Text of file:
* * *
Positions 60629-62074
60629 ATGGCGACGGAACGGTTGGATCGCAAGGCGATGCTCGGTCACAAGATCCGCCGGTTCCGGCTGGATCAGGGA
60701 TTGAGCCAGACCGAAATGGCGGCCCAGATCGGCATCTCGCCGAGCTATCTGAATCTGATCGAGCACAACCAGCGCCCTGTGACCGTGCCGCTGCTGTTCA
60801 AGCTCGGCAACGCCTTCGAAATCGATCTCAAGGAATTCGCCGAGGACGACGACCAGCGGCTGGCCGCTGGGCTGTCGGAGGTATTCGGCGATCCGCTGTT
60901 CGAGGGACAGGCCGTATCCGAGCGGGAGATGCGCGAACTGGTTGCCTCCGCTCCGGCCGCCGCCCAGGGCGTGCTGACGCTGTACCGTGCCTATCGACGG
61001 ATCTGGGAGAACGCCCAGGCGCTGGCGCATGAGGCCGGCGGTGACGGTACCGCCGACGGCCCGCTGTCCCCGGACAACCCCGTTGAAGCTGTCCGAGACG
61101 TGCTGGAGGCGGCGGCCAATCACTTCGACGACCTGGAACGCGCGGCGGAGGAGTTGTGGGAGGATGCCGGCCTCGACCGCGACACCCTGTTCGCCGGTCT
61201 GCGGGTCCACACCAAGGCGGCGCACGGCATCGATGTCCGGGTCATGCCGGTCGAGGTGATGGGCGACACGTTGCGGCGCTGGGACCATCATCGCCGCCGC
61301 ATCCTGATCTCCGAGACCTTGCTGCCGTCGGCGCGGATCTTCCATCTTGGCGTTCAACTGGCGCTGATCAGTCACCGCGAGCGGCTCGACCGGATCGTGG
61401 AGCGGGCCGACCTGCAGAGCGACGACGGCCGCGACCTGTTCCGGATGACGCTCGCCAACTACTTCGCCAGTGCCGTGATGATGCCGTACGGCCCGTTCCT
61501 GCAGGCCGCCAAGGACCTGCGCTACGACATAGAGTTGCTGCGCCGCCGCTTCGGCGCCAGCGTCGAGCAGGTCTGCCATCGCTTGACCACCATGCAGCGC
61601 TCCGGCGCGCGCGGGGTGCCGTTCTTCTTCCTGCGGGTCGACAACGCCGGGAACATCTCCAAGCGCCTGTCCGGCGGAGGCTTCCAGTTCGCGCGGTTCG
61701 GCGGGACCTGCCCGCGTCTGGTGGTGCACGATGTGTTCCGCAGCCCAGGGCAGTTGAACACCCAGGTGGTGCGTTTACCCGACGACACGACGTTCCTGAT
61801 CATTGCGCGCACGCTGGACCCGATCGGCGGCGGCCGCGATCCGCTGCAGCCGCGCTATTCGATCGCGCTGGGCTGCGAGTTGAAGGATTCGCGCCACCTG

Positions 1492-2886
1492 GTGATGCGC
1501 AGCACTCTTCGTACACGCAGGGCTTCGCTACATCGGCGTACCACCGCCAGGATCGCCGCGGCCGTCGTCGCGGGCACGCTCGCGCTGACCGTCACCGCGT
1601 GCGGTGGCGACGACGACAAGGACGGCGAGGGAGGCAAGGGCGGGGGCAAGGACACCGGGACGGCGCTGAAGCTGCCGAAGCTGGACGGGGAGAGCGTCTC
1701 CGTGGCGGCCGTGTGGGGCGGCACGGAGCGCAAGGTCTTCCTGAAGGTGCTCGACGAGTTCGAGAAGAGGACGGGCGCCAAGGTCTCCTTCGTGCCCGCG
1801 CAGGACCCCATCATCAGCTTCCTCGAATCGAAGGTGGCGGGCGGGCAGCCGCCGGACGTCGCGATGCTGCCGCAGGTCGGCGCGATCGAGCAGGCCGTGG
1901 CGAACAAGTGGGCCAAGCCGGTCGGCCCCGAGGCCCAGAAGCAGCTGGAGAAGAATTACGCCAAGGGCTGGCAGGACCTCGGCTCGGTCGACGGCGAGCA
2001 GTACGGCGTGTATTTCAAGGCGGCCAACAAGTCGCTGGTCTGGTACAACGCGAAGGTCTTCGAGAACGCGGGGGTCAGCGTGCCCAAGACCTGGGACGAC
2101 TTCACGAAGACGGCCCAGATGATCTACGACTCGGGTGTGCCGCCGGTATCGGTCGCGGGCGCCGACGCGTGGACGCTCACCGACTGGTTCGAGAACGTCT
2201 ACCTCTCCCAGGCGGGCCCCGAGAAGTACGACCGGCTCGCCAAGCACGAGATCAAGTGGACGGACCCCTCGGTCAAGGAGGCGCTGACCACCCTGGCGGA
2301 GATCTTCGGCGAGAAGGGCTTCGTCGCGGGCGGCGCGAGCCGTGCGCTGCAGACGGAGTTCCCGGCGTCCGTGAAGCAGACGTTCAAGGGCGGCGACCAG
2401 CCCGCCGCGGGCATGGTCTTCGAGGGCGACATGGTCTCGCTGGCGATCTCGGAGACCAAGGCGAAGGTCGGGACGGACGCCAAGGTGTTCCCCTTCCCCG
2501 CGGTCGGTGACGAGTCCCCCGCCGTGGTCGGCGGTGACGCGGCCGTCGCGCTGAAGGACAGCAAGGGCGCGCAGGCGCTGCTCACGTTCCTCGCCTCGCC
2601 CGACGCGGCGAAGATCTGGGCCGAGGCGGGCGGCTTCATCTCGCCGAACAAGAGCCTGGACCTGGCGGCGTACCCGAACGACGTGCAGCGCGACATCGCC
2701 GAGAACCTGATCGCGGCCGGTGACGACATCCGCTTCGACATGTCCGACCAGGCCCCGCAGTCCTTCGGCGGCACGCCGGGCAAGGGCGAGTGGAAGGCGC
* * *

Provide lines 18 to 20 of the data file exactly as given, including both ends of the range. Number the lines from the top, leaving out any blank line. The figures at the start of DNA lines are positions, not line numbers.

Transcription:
1601 GCGGTGGCGACGACGACAAGGACGGCGAGGGAGGCAAGGGCGGGGGCAAGGACACCGGGACGGCGCTGAAGCTGCCGAAGCTGGACGGGGAGAGCGTCTC
1701 CGTGGCGGCCGTGTGGGGCGGCACGGAGCGCAAGGTCTTCCTGAAGGTGCTCGACGAGTTCGAGAAGAGGACGGGCGCCAAGGTCTCCTTCGTGCCCGCG
1801 CAGGACCCCATCATCAGCTTCCTCGAATCGAAGGTGGCGGGCGGGCAGCCGCCGGACGTCGCGATGCTGCCGCAGGTCGGCGCGATCGAGCAGGCCGTGG